Review: Linelight (PS4)


  • PlayStation 4
  • PC, Mac

Format/Hardware Used:

  • PSN Download
  • PS4
  • HDTV


  • DualShock 4 Required (1)
  • Move None
Title: Linelight
Format: PSN (215.7 MB)
Release Date: January 31, 2017
Publisher: Brett Taylor Interactive, LLC
Developer: Brett Taylor Interactive, LLC
Original MSRP: $9.99
ESRB Rating: E
A copy of this game was provided by the publisher for review purposes.
PS Nation Review Policy

If there is one thing that Linelight proves it is that you don’t need a big budget to produce something special. This is a simplistic puzzler in which players control a small line and move it around line maps to solve various scenarios. The puzzles are mostly mechanical in nature, switching levers to move platforms around, moving/avoiding enemies, etc.

The game is deceivingly difficult with the level of difficulty gradually increasing as more and more mechanics are introduced. In the later areas of the campaign there are a ton of elements to play around with and it can sometimes feel overwhelming.

I spent a fair amount of time metaphorically banging my head against the wall as I failed, dying over and over again before I found success. When I found that success it was euphoric. The puzzle designs are ingenious and the amount of happiness that came from breaking through a tough roadblock felt truly wonderful.

… a sharp looking presentation with a minimalist aesthetic …
There is no story to follow. This is a gameplay first game and a great one at that. I almost feel like taking that sentence back because despite there not being an obvious story I still felt emotions while playing. I found myself attached to some of the elements, especially in the later worlds and specifically world six and the epilogue. I cannot explain exactly why I grew attached to lines on a screen, but I really did thanks to the presentation and beautiful music.

If you’re worried about the amount of content, don’t. There are six worlds in the main campaign (story?) with dozens of puzzles to solve within each world. It took me a couple of hours to get through and the experience was great. I don’t know how much replay value there is though since, like many puzzle games, it will lose some of its luster in a second playthrough. Thankfully, Linelight is priced fairly for what you get on a single playthrough.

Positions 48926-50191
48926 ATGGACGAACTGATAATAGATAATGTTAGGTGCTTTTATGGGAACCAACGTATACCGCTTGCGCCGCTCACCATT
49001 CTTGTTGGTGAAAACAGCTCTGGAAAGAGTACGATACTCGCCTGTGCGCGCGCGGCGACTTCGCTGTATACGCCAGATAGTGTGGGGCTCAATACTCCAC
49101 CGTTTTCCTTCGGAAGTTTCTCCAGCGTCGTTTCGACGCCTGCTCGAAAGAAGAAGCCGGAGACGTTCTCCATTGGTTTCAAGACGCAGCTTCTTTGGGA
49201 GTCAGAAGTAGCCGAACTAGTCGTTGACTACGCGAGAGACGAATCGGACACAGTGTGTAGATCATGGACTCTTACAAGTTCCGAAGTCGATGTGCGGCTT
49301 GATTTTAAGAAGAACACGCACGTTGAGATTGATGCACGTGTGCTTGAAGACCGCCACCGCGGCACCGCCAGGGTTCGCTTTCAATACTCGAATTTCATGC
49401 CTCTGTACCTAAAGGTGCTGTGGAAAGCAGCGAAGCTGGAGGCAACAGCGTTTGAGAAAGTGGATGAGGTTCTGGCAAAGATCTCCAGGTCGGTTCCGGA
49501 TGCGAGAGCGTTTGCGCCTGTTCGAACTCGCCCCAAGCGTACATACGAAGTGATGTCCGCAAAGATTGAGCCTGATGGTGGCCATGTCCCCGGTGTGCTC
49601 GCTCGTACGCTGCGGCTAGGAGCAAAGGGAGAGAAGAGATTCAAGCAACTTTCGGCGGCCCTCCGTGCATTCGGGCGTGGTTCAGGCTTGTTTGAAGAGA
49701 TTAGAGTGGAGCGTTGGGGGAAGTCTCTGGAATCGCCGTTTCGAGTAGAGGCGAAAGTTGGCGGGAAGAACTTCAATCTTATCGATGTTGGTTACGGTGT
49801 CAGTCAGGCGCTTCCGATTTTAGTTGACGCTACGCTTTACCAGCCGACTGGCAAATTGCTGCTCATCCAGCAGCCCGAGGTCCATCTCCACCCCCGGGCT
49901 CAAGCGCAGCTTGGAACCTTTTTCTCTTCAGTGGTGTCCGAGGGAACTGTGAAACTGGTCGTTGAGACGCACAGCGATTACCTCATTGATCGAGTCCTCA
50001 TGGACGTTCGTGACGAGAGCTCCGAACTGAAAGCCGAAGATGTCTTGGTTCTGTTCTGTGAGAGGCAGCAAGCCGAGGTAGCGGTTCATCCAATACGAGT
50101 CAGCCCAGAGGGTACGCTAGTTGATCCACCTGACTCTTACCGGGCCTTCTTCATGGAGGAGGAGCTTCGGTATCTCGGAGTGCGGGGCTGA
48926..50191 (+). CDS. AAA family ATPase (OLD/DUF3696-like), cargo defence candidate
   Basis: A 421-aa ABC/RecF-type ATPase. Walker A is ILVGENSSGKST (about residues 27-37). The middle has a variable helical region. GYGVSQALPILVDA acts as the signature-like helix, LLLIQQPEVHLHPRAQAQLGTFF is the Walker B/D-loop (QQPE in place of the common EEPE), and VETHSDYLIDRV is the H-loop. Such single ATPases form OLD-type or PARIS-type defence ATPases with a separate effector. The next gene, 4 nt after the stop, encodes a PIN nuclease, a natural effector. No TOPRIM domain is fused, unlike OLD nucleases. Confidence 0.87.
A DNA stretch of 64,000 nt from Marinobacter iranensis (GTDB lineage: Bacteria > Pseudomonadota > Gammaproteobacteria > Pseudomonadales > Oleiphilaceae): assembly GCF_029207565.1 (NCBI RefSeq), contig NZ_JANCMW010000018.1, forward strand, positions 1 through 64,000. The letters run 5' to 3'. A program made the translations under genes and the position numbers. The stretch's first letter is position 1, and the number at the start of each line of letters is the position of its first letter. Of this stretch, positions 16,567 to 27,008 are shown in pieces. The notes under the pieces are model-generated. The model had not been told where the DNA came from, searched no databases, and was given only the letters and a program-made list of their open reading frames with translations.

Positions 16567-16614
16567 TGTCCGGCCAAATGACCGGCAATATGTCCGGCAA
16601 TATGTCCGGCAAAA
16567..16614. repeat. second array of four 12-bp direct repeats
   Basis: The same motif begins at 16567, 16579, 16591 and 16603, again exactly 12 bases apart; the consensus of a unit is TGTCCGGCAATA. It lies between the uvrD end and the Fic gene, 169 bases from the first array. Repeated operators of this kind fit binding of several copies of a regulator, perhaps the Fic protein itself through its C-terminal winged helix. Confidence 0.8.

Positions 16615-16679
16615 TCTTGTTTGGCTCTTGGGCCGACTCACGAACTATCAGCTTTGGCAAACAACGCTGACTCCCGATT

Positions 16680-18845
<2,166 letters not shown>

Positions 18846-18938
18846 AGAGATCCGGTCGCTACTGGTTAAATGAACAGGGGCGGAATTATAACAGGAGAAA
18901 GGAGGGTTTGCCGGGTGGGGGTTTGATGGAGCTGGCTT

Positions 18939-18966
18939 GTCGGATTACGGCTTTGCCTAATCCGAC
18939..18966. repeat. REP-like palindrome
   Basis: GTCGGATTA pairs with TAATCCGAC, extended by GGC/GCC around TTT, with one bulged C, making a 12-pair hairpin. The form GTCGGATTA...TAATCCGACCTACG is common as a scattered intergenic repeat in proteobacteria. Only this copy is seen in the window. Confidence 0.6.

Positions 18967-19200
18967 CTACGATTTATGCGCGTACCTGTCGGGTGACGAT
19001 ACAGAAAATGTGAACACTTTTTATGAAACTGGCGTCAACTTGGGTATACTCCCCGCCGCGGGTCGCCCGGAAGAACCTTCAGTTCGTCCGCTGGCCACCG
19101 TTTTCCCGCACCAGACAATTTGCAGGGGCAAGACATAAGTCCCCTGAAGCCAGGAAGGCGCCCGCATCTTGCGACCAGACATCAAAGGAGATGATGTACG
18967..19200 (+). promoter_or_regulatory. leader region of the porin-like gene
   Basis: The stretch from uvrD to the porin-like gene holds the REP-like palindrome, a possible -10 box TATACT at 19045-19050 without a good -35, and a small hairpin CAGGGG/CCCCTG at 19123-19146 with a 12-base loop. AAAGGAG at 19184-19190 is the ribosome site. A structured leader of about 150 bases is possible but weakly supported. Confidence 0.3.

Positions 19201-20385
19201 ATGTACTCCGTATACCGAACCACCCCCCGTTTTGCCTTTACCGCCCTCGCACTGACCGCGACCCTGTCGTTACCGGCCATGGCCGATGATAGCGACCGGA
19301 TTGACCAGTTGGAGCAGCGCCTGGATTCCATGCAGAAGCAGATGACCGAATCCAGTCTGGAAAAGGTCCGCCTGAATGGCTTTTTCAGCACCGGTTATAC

There’s a simple presentation here that’s almost hard to describe and do it any justice. You play a line and run through line tracks usually on a dark background. Neon colors fill the screen to help keep things interesting from a visual perspective and that’s pretty much it.

It’s a sharp looking presentation with a minimalist aesthetic. A quick glance might cause players to brush past it though they shouldn’t because they would be missing out on a fun time.

… brilliant and rewarding every step of the way …
The music is really good and probably why I began to feel attached to some of the lines. I realize the absurdity in that sentence, but I truly felt something towards the end and I can attribute that connection to the music.

Matching the minimalist visuals, the music keeps things easy with a piano lead score and other calming, pleasant instruments accompanying. It’s light and pleasant overall and wonderfully matches the relaxed nature of the product.

This game is singleplayer only with no online component.

I absolutely enjoyed Linelight, it was a nice getaway from the more intense games I am currently playing. The level design is brilliant and rewarding every step of the way. The difficulty slowly builds and while it sometimes felt impossible, I always got through to the next area by taking a step back and studying every little nuance in a scenario.

Beating the game was satisfying and I highly recommend checking this one out. From a pure gameplay standpoint and audio/visual perspective, Linelight does a lot with very little.


* All screenshots used in this review were taken directly from the game using the Share functionality on the PlayStation 4.

Written by Michael Cwick

Michael Cwick

Just a nerd from the Windy City. I’m actually really bad at describing myself because I get all self-critical and self-conscious. Follow me on Twitter, @The1stMJC, to see my borderline insane rants on tv shows and other non important subjects. If I’m not tweeting I’m probably just watching Buffy or Firefly for the millionth time.

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